The USDA shocked trade by increasing its corn crop estimate. The USDA now pegs the U.S. corn yield at 169.5 bushels per acre and crop size at 13.9 billion bushels. While the yield was 3.5 bushels higher than the July estimate, crop size only increased 26 million bushels due to a reduction in acres.
Official planted corn acreage is now at 90 million for this year, down 1.7 million from the previous estimate; harvested corn acres now stand at 82 million. Given current demand, corn ending stocks are now projected at 2.36 billion bushels on old-crop and 2.18 billion for new-crop – both higher than the previous estimates.
Soybean data were more supportive. Yield was left unchanged on soybeans, at 48.5 bushels per acre, and crop size was reduced to 3.68 billion bushels after planted and harvested acres were cut. Planted acres on soybeans are reported at 76.7 million and harvested, at 75.9 million. These are both down from the June estimate, when a slight increase was predicted.
Ending stocks on soybeans are now projected at 1.07 billion bushels for 2018/19 and 755 million for 2019/20. While the new-crop estimate is a 40 million-bushel reduction from July, it is still an ample supply of soybeans.
Few changes took place to the domestic wheat balance sheet. Old-crop carryout held at 1.072 billion bushels and new-crop was bumped 14 million higher to 1.014 billion bushels. The 2019/20 wheat crop is estimated at 1.98 billion bushels, compared to 1.92 billion estimated in July.
The big shock in all these numbers came from acreage. Total prevent-plant acres in the United States this year now stands at 19.3 million, according to the Farm Service Agency. This is considerably higher than the 11 million from 2011.
While most interest in this report was on production, we did see some changes to demand. Corn demand was lowered 25 million bushels for ethanol and 100 million for exports. Soybean demand was reduced by 100 million bushels on exports as well, and another 4 million were taken away from seed demand.
Global balance sheets were also updated, and changes were more subtle. For the 2018/19 crop year world supplies were little changed, with 328.6 million metric tons on corn, 114.5 million tons for soybeans, and 275.5 million on wheat. For the new-crop marketing year, world ending stocks are estimated at 307.7 million tons of corn, 101.7 million of soybeans, and 285.4 million for wheat.
Corn reserves increased by 9 million metric tons from the previous estimate, soybeans declined 2.8 million, and wheat was lowered by 1.1 million. The concern with the revised world estimates is that year-to-year, both corn and soybean ending stocks are forecast to shrink.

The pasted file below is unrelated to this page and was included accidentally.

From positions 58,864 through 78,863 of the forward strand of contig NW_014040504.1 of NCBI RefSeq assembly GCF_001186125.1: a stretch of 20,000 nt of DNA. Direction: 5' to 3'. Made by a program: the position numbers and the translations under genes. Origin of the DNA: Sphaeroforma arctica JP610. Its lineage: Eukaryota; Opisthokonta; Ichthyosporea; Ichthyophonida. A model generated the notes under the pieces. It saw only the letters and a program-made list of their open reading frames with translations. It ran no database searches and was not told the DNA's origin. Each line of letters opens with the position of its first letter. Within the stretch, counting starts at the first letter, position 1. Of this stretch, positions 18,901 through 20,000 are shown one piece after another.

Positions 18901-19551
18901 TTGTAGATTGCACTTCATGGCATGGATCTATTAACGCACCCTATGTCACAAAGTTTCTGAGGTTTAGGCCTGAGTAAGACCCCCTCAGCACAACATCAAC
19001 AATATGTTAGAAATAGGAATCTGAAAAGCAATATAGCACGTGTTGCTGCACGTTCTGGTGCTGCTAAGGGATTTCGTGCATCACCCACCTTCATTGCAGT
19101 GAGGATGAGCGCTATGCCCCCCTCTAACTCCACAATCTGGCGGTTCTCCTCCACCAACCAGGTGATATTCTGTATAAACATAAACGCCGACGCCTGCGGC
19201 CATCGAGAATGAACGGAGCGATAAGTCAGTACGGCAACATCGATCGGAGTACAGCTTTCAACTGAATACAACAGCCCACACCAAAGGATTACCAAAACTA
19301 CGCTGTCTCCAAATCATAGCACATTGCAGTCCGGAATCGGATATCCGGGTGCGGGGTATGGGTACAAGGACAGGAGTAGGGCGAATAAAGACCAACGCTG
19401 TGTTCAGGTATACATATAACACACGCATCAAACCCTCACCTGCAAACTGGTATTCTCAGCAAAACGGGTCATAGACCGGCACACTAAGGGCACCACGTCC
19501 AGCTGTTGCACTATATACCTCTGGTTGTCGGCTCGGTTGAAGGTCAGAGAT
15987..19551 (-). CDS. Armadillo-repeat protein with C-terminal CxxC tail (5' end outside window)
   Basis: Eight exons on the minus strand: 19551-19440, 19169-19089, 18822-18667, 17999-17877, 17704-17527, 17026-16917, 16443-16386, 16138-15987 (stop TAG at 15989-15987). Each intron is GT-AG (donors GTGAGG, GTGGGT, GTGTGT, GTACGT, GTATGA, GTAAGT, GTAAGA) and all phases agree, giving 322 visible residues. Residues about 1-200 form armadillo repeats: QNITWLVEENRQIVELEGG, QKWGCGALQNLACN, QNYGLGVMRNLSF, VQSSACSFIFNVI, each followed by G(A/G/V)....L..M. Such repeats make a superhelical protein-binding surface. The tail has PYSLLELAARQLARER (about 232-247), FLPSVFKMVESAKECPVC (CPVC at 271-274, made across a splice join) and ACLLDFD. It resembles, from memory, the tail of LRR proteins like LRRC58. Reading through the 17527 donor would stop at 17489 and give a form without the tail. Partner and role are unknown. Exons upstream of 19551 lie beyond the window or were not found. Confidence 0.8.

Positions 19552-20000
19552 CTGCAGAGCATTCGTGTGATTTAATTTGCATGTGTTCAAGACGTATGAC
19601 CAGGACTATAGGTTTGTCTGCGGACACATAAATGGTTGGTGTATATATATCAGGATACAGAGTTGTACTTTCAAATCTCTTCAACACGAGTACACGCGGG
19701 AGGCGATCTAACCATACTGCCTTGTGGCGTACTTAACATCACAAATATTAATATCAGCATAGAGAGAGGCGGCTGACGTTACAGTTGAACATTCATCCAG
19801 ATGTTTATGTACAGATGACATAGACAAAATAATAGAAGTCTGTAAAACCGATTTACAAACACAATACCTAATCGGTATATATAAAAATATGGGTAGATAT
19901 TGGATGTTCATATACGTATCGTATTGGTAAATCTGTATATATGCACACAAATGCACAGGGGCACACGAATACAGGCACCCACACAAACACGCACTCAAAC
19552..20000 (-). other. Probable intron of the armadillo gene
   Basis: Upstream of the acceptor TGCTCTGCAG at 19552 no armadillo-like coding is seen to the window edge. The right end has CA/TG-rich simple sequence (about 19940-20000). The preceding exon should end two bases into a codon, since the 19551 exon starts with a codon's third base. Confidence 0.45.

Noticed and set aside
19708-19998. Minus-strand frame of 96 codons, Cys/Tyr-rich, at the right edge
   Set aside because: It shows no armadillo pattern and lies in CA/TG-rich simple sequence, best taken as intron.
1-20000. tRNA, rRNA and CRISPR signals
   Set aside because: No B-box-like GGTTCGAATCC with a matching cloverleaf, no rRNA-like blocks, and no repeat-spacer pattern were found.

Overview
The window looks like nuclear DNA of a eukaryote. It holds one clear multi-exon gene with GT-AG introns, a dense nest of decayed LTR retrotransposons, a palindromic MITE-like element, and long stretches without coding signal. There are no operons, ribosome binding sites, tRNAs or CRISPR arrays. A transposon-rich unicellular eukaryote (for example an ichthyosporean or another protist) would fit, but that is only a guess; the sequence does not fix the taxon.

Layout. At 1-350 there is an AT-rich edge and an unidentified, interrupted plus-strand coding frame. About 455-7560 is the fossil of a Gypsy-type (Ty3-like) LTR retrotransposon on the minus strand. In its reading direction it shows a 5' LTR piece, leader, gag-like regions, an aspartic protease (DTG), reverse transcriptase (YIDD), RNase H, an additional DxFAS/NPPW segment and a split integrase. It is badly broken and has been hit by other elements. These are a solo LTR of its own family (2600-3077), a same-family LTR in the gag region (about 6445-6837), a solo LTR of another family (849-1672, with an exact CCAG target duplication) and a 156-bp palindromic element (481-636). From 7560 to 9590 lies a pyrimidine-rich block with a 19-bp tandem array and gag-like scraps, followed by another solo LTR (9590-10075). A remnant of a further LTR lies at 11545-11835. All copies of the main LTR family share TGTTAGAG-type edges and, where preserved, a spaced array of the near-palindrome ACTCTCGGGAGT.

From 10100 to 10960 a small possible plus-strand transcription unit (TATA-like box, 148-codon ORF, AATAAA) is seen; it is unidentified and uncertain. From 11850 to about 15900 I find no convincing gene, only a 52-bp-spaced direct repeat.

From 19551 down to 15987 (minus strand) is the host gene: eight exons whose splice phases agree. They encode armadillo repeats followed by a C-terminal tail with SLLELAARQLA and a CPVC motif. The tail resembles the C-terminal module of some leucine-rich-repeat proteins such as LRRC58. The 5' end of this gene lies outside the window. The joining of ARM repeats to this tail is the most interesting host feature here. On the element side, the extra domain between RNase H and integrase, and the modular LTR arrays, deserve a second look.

Brazilian firms are starting to release more production estimates, as that country is preparing to start planting its 2019/20 crop. The estimate for soybean production is now at 126 million metric tons, compared to this year’s 116.8 million. Corn production is estimated at 104.3 million tons, up from this year’s 100 million.
Expansion to planted areas and ongoing favorable weather are the leading factors for the increases.
Trade is also monitoring early expectations for next year’s U.S. crop, mainly corn. Early indications are we will see corn planting rise next year as producers try to get back to normal rotations. These data are coming from suppliers who claim to be seeing higher corn input demand.
The same suppliers are also claiming to be seeing higher input demand on this year’s crops as farmers try to optimize yields on acres they managed to get planted as best they can.
More attention is being placed on U.S. crop maturity. The most interest has been on corn, where the crop is from 2-3 weeks behind its average progression. We are now starting to see more attention on soybeans as days start to shorten. Sunlight is a major factor for soybean production, with longer growing seasons being a great benefit to production in recent years.
The concern now is that not only will a shortened growing season impact yield, but possibly crop quality as well. For corn this can mean lighter test weights, especially if we see an end to the growing season from an early frost next fall. This same factor can cause green soybeans, which makes the oil unusable for some purposes, mainly food needs.
These are also factors that can impact what our commodities can be offered at in the global market.
Karl Setzer is Commodity Market Analyst for AgriVisor. His market commentary can be found on Twitter via @ksetzergrains
The opinions and views in this commentary are solely those of Karl Setzer. Data used for this commentary obtained from various sources are believed to be accurate.